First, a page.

Australia’s top scientist identifies seven ‘‘megatrends’’ that need action now to avert threats to our health and way of life.
A report to be launched by CSIRO chief executive Larry Marshall on Wednesday, says predicting droughts, out-thinking bushfires, accelerating vaccine development and stabilising energy supplies are all possible.
But to keep pace with technological change, the report says Australia will need another 6.5 million digital workers by 2025 – an increase of 79 per cent from 2020.
“There is a tidal wave of disruption on the way, and it’s critical we take steps now to get ahead of it,” Dr Marshall said.
The challenges of the next 20 years include superbugs, disrupted global trade, scarce water and food supplies, and an increasingly unstable climate the report warns will threaten our health and way of life.
The war in Ukraine and tension with China are tipped to have long-lasting impacts, driving defence spending higher and influencing the development of security and technology, trade, and supply chains.
But Dr Marshall says Australia can also forge a different future and use science to create it.
Currently available technologies could contribute $140 billion to $250 billion to Australia’s GDP by 2025.
“Australia has the highest wind and solar capacity of any developed nation and a wealth of critical energy minerals – we can be a leader in feeding the world’s hunger for clean energy,” he said.
Australia could become a leading producer and exporter of green hydrogen, but significant infrastructure investment and efficiency gains are needed to make it commercially viable, the report said.
“Green metal” manufacturing is identified as another opportunity, with international steelmakers looking to eliminate emissions from their supply chains.
Australia’s abundance of metals and minerals are in demand for clean energy technologies and future transport.
Electric vehicles are tipped to reach price parity with petrol and diesel by 2025, and leading car makers have committed to phasing out the internal combustion engine over the next two decades.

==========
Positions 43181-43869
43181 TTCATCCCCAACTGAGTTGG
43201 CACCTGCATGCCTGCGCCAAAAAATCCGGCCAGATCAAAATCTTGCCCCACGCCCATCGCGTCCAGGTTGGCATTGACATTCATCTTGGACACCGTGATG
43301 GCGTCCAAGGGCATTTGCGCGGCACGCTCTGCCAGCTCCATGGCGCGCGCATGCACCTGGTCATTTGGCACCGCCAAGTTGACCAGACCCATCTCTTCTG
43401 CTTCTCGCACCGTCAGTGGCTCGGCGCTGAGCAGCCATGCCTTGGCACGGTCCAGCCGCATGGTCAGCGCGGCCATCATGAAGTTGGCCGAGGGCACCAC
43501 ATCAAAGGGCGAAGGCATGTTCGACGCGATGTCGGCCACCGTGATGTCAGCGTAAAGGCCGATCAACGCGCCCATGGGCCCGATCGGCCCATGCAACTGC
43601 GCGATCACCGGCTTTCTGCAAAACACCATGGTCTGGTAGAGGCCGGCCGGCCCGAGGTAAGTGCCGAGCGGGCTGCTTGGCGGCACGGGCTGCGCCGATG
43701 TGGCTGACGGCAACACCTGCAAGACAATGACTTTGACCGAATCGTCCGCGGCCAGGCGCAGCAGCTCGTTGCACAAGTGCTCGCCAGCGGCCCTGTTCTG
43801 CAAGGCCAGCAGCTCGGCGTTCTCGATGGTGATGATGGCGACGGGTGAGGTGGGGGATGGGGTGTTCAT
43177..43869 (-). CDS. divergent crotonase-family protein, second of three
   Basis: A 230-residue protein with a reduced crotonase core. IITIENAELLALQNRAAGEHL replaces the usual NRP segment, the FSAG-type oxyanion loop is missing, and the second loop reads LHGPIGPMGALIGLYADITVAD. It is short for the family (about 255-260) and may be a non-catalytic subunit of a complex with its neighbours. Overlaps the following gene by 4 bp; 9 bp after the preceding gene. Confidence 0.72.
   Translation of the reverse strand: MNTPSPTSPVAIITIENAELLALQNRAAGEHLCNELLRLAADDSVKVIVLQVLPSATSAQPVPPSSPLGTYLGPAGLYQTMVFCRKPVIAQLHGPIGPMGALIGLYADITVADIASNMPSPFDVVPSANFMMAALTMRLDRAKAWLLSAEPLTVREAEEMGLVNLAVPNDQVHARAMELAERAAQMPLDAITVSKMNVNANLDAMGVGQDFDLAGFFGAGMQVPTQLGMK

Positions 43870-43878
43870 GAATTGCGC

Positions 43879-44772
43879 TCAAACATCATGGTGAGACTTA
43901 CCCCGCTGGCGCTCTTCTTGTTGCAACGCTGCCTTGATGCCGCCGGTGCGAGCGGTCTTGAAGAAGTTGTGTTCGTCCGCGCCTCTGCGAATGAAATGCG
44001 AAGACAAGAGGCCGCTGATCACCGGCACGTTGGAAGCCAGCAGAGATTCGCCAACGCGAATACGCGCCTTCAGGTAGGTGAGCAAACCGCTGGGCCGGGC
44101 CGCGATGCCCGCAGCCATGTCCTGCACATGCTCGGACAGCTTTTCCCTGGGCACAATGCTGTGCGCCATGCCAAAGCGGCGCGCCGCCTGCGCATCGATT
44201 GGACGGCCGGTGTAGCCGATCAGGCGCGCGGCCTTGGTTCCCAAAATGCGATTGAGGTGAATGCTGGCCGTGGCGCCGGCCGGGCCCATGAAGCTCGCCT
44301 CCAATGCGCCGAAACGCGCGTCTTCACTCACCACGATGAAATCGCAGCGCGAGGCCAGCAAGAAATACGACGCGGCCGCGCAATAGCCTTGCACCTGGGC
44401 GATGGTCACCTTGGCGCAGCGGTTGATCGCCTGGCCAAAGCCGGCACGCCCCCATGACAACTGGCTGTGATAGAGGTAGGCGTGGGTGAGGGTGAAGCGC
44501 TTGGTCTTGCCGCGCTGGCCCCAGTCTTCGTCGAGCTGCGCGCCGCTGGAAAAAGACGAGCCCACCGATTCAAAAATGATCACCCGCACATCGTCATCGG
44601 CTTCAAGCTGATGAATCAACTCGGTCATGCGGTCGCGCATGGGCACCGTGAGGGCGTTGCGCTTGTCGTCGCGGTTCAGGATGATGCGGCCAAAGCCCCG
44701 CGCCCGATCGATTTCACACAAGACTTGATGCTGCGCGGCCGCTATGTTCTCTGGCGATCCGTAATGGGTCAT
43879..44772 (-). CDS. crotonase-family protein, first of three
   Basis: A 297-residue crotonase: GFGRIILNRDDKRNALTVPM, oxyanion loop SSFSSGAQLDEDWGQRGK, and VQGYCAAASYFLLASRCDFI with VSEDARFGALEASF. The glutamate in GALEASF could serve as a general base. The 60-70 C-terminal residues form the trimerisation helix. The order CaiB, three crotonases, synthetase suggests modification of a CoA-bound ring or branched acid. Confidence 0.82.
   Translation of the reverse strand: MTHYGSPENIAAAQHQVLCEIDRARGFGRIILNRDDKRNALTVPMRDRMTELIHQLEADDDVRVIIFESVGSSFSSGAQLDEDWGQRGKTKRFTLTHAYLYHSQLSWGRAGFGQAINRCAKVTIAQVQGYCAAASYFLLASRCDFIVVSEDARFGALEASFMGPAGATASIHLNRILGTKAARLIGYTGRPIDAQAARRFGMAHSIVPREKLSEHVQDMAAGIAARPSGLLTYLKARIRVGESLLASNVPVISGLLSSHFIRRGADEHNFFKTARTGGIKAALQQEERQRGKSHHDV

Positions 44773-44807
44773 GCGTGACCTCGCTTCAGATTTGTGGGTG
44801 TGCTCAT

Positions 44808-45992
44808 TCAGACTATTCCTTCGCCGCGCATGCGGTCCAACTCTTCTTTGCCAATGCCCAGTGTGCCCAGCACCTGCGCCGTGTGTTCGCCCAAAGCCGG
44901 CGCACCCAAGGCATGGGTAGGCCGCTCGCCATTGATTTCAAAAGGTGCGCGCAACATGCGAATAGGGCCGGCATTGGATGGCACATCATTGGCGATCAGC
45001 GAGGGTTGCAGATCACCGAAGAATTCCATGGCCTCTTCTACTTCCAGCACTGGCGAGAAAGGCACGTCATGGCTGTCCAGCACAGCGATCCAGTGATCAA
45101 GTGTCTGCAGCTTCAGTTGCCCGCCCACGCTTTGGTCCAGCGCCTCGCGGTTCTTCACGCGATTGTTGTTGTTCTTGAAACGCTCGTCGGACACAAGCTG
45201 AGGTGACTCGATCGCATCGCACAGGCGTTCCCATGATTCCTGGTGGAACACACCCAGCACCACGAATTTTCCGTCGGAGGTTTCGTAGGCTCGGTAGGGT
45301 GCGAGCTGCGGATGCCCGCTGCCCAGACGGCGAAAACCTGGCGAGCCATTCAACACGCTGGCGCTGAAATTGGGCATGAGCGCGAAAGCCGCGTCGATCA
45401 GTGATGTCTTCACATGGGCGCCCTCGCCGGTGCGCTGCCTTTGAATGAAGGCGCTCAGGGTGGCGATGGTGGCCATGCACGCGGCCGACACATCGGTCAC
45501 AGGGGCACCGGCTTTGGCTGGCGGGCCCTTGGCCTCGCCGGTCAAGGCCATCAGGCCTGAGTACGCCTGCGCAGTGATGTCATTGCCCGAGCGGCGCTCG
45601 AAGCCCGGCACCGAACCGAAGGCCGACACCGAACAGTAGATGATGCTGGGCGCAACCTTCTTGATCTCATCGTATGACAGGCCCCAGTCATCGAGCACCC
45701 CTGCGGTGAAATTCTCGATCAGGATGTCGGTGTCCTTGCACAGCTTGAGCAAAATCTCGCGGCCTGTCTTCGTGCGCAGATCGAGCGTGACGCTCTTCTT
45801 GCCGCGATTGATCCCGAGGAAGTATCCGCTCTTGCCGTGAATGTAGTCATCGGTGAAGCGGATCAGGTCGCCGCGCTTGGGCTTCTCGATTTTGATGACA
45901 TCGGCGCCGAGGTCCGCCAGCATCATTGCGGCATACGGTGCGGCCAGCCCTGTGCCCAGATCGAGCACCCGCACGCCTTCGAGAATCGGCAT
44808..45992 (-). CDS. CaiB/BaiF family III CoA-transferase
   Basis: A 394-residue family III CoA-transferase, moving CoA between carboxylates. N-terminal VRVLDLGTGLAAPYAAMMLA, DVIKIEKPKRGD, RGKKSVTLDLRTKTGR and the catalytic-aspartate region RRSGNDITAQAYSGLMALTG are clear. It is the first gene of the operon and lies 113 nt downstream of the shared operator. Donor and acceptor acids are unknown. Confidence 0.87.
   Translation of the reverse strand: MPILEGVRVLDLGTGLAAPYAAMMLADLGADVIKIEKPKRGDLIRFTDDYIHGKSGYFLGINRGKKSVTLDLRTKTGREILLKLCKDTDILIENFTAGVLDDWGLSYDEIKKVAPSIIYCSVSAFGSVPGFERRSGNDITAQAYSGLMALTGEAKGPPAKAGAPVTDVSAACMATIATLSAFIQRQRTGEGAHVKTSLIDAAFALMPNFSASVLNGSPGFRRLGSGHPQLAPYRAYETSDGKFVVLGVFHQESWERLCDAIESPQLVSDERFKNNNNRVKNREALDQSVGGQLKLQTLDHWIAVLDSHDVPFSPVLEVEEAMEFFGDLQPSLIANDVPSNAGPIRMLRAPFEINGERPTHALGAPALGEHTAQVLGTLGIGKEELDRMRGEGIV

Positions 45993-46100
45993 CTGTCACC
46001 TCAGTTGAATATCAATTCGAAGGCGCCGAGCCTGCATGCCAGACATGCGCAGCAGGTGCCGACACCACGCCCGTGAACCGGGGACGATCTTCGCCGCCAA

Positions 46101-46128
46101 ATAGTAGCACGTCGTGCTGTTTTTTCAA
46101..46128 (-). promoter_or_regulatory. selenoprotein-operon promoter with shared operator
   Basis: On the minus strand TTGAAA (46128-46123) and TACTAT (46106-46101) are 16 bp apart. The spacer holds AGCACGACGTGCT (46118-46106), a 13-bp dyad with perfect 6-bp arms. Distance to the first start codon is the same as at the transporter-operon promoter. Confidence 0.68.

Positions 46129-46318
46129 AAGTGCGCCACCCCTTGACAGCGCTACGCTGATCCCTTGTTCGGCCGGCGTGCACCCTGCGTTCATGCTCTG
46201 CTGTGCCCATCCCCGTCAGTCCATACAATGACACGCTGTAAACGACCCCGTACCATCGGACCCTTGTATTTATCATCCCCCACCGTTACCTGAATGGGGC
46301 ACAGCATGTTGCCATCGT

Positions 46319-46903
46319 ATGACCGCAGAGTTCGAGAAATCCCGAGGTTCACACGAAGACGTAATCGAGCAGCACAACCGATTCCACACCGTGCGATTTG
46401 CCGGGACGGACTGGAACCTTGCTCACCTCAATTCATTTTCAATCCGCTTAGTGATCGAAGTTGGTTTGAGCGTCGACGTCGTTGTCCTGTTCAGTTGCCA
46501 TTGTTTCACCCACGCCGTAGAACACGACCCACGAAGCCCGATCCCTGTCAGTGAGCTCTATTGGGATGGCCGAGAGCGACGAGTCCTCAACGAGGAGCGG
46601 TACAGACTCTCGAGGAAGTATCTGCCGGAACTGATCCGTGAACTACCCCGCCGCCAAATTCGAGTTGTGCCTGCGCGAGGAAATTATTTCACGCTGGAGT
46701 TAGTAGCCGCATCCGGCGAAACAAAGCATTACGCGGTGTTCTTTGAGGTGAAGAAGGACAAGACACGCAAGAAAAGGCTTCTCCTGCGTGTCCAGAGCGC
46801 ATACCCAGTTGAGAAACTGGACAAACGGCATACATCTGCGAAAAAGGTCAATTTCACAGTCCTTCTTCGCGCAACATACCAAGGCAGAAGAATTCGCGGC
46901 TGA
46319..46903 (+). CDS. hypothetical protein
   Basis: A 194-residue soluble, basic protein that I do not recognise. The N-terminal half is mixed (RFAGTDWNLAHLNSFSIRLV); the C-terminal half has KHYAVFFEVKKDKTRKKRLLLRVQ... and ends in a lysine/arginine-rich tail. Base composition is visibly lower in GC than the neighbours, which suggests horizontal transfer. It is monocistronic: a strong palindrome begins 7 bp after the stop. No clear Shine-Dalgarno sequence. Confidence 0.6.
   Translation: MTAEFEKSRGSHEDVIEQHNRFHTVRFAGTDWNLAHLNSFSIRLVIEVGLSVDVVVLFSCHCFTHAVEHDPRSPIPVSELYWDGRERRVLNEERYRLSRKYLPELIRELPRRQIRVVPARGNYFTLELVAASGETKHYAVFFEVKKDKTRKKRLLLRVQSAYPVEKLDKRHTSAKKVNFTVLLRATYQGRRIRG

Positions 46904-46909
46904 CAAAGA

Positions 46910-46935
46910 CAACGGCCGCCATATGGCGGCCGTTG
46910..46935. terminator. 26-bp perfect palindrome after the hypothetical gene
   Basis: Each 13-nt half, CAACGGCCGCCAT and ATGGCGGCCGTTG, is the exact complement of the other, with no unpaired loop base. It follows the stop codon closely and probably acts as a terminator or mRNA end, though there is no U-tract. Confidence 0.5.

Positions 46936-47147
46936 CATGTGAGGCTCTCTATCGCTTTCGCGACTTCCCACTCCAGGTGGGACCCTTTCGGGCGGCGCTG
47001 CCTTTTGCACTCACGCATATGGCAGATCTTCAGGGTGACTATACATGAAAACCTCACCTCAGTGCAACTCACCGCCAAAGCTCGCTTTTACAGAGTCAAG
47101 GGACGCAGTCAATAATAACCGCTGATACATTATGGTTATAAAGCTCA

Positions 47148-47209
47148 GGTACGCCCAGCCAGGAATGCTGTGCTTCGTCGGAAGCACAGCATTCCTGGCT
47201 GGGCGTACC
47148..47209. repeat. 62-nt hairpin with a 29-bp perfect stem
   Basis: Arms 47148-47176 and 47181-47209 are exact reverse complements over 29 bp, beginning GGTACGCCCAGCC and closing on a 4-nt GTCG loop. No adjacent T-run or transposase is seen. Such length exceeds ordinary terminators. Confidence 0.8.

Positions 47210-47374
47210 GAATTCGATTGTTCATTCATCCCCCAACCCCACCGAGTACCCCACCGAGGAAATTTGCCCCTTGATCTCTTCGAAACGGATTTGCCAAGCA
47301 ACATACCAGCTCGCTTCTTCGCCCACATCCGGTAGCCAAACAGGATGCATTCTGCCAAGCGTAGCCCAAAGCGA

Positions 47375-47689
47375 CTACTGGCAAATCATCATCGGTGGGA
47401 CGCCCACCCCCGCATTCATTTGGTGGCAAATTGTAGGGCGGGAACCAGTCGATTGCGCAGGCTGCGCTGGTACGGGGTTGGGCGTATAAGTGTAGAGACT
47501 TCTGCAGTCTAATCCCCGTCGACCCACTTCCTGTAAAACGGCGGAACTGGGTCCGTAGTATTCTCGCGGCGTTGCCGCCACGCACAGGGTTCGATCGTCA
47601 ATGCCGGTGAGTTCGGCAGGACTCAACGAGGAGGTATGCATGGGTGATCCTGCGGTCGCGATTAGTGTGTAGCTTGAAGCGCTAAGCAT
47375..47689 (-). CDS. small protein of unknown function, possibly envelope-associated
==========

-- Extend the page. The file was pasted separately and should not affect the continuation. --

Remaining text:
Australia could also use artificial intelligence to solve some of the greatest challenges, but must tackle trust issues that citizens have about its use.
The rapid adoption of digital and data technologies during the pandemic has meant that many sectors and organisations have experienced years’ worth of digital transformation in the space of months.
But experts predict this is the tip of the iceberg, with the vast majority of digitisation yet to occur.
Dr Marshall said the next wave of digital innovation will generate $10 trillion to $15 trillion globally.
“Trust in science led Australia’s response to COVID-19, and science can help us lead a Team Australia response to the challenges ahead,” he said.
- Adapting to climate change as natural disasters and unprecedented weather events escalate
- Renewables tipped to surpass coal as the primary energy source by 2025
- Health woes post-pandemic from an ageing population and the burden on services from chronic disease
- Geopolitical tension, disrupted trade and growing spending on defence and cyber security
- Diving into digital as teleworking, telehealth, online shopping and digital currencies becoming mainstream
- Increasing use of artificial intelligence across all industry sectors
- Unlocking the human dimension as consumers seek trust, fairness and environmental and social good.